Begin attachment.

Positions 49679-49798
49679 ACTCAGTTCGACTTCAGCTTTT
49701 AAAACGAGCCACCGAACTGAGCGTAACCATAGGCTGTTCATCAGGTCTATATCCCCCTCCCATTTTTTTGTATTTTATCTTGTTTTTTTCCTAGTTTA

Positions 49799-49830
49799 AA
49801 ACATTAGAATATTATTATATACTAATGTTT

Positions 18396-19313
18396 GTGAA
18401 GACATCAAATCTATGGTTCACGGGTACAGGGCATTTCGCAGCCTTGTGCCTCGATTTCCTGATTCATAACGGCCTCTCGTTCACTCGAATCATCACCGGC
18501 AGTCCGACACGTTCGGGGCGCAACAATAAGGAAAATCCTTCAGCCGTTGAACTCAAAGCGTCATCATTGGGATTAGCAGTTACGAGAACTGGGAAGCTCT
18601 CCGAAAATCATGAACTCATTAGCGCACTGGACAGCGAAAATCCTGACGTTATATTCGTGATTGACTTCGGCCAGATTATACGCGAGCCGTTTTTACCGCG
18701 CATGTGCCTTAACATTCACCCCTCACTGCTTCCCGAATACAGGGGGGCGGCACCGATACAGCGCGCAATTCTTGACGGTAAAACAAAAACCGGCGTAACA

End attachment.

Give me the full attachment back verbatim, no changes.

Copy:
Positions 49679-49798
49679 ACTCAGTTCGACTTCAGCTTTT
49701 AAAACGAGCCACCGAACTGAGCGTAACCATAGGCTGTTCATCAGGTCTATATCCCCCTCCCATTTTTTTGTATTTTATCTTGTTTTTTTCCTAGTTTA

Positions 49799-49830
49799 AA
49801 ACATTAGAATATTATTATATACTAATGTTT

Positions 18396-19313
18396 GTGAA
18401 GACATCAAATCTATGGTTCACGGGTACAGGGCATTTCGCAGCCTTGTGCCTCGATTTCCTGATTCATAACGGCCTCTCGTTCACTCGAATCATCACCGGC
18501 AGTCCGACACGTTCGGGGCGCAACAATAAGGAAAATCCTTCAGCCGTTGAACTCAAAGCGTCATCATTGGGATTAGCAGTTACGAGAACTGGGAAGCTCT
18601 CCGAAAATCATGAACTCATTAGCGCACTGGACAGCGAAAATCCTGACGTTATATTCGTGATTGACTTCGGCCAGATTATACGCGAGCCGTTTTTACCGCG
18701 CATGTGCCTTAACATTCACCCCTCACTGCTTCCCGAATACAGGGGGGCGGCACCGATACAGCGCGCAATTCTTGACGGTAAAACAAAAACCGGCGTAACA